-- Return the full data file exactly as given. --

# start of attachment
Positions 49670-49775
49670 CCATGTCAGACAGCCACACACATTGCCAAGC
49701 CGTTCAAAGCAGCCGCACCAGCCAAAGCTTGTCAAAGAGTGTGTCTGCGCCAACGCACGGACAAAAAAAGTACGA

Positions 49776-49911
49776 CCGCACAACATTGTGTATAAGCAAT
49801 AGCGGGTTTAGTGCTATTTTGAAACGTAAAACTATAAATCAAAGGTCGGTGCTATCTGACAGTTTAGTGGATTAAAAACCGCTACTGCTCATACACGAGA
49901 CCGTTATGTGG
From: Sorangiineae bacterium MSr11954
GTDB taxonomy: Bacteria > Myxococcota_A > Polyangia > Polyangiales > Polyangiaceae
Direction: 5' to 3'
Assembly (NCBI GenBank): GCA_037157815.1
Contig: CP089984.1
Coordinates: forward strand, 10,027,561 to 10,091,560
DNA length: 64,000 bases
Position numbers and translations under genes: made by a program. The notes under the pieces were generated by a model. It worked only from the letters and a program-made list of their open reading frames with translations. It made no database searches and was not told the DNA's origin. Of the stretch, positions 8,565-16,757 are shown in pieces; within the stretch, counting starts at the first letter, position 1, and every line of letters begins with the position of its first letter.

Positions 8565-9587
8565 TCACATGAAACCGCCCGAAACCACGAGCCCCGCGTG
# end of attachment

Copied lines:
Positions 49670-49775
49670 CCATGTCAGACAGCCACACACATTGCCAAGC
49701 CGTTCAAAGCAGCCGCACCAGCCAAAGCTTGTCAAAGAGTGTGTCTGCGCCAACGCACGGACAAAAAAAGTACGA

Positions 49776-49911
49776 CCGCACAACATTGTGTATAAGCAAT
49801 AGCGGGTTTAGTGCTATTTTGAAACGTAAAACTATAAATCAAAGGTCGGTGCTATCTGACAGTTTAGTGGATTAAAAACCGCTACTGCTCATACACGAGA
49901 CCGTTATGTGG
From: Sorangiineae bacterium MSr11954
GTDB taxonomy: Bacteria > Myxococcota_A > Polyangia > Polyangiales > Polyangiaceae
Direction: 5' to 3'
Assembly (NCBI GenBank): GCA_037157815.1
Contig: CP089984.1
Coordinates: forward strand, 10,027,561 to 10,091,560
DNA length: 64,000 bases
Position numbers and translations under genes: made by a program. The notes under the pieces were generated by a model. It worked only from the letters and a program-made list of their open reading frames with translations. It made no database searches and was not told the DNA's origin. Of the stretch, positions 8,565-16,757 are shown in pieces; within the stretch, counting starts at the first letter, position 1, and every line of letters begins with the position of its first letter.

Positions 8565-9587
8565 TCACATGAAACCGCCCGAAACCACGAGCCCCGCGTG